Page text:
The answer you organization needs to find is not how to ‘beat’ the attention economy, but to profit within it.  To do that, you’ll need to rise above the competition’s efforts to control the attention of consumers.  You’ll need to differentiate yourself, and truly be worthy of the prolonged interaction from consumers that translates into dollars in the attention economy.

Importantly, when I refer to rising above the competition, I’m not using ‘competition’ to mean purely the organizations that compete directly with you for your target demographics.  They will still be there, to be sure, but as Janessa Lantz points out, “…you are competing with 24/7 global news, Kim Kardashian, the latest internet outrage, and news feeds filled with clickbait.” 

In other words, the attention economy makes a competitor out of virtually everybody with a platform, and your marketing and other outreach efforts have a higher hill to climb to attain the attention they need to control.

One sure way to do that is with whiteboard video.  Whiteboard has a lot going for it, but in the context of the attention economy, let’s focus on how it can differentiate you from the (sizable) competition, and engage your audiences quickly and lastingly.

First, whiteboard looks different, in the perfect ways.  It’s simple, hand-drawn designs, filmed as the artist’s hand creates them on the whiteboard, bring a profound dose of humanity and authenticity to the medium.  In a media landscape saturated with flashy computer graphics, garish ads, and endless requests for subscription, likes, and notification signups, it’s hard to find communications that feel… real.

Whiteboard brings that realism, and that’s far from all.  When defining ‘attention,’ the evolutionary drivers behind the idea came up earlier—and they’re key to the creation of whiteboard video.  At TruScribe, our content is created through the principles of Scribology, a term we’ve coined to describe the design choices that neuroscience and brain studies have proven to be most engaging and retainable.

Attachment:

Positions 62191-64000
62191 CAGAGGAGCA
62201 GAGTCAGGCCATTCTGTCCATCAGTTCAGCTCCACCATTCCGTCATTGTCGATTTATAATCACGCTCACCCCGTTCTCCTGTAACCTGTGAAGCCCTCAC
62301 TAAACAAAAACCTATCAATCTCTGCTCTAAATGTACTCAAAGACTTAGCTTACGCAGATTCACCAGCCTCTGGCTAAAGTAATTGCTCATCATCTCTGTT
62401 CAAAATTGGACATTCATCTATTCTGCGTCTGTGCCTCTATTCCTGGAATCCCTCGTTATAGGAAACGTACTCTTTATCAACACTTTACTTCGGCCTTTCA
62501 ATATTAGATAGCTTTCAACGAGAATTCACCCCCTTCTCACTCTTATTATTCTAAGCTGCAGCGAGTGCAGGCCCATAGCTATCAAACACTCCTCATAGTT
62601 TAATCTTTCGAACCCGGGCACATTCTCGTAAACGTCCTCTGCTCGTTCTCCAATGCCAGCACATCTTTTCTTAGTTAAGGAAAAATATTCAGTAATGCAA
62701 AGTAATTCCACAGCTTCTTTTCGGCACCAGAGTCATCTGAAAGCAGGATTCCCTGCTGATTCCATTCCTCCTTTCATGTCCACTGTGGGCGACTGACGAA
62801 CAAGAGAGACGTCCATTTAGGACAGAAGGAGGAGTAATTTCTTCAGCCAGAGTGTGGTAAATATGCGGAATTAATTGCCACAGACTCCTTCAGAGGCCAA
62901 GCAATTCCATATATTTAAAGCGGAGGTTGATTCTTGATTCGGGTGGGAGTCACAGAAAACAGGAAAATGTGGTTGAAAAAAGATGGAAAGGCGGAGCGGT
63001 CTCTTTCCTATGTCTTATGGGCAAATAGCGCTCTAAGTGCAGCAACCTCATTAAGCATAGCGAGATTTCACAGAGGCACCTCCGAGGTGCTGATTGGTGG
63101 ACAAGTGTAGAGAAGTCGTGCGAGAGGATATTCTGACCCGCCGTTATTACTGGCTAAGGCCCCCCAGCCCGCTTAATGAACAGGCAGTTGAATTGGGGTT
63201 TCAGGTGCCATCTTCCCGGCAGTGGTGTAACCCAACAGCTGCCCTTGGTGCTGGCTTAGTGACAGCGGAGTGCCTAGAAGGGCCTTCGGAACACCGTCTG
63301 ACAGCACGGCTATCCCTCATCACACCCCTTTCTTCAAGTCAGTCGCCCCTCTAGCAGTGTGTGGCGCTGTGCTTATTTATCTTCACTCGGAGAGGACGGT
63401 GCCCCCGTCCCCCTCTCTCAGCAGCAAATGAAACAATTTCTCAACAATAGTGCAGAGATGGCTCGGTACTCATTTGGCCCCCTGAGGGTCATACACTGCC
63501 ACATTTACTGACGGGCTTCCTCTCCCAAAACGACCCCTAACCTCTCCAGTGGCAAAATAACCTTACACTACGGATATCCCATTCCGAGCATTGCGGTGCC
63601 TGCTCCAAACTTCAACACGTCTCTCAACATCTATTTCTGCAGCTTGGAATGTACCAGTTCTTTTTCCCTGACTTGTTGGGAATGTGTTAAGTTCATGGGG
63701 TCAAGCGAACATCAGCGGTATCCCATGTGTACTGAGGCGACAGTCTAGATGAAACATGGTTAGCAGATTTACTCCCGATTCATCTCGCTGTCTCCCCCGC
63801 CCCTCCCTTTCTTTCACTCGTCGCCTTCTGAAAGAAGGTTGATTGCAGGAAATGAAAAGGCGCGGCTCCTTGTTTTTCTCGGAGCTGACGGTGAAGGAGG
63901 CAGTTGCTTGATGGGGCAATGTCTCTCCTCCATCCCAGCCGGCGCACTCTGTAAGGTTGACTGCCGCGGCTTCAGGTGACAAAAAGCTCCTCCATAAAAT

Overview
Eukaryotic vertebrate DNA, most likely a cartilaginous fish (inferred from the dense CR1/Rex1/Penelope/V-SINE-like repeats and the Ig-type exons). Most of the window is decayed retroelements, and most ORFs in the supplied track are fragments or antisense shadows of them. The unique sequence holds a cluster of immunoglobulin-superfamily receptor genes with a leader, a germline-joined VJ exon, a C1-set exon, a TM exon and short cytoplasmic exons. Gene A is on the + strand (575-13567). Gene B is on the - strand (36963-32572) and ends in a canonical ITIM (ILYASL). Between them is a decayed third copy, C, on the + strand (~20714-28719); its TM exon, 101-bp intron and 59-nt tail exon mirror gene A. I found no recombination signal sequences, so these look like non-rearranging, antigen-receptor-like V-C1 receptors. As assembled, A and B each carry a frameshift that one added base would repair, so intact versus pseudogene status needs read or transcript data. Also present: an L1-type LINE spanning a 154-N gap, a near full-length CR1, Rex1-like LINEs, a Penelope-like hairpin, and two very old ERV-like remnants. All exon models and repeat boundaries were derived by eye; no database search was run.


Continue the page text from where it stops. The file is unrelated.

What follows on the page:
Engagement is, in many ways, analogous to attention; the engaged mind is not only attentive, but actively seeking more of what it’s seeing or hearing.  Whiteboard optimizes engagement through carefully utilizing the evolutionary tendencies of the brain at every level. 

The mind is geared towards motion, and seeks out human forms wherever it sees them. This is why whiteboard uses the moving human hand to lock in engagement and maintain it.  It’s also why we draw attention to the most important parts of the frame with an accent color, and why we value the surprise involved in creation of onscreen drawings.  These are just some of whiteboard’s engagement-boosting abilities.

And while engagement/attention is the first and most important goal in the attention economy, organizations still need viewers to take some next steps.  Whether those next steps are conversion and purchase, or simply maintaining engagement with a brand, whiteboard’s principled design features encourage the retention you’ll need from your audience to take action.

The attention economy might not be avoidable, but it’s definitely navigable.  With whiteboard video, you can rise above the competition (no matter how much there might be) with substantially more engaging, personal, straightforward messaging.  The attention economy may have changed the way organizations view consumers, but keeping up simply requires a tool to get consumers’ most valuable commodity.  Get audiences’ attention, and keep it, with whiteboard video.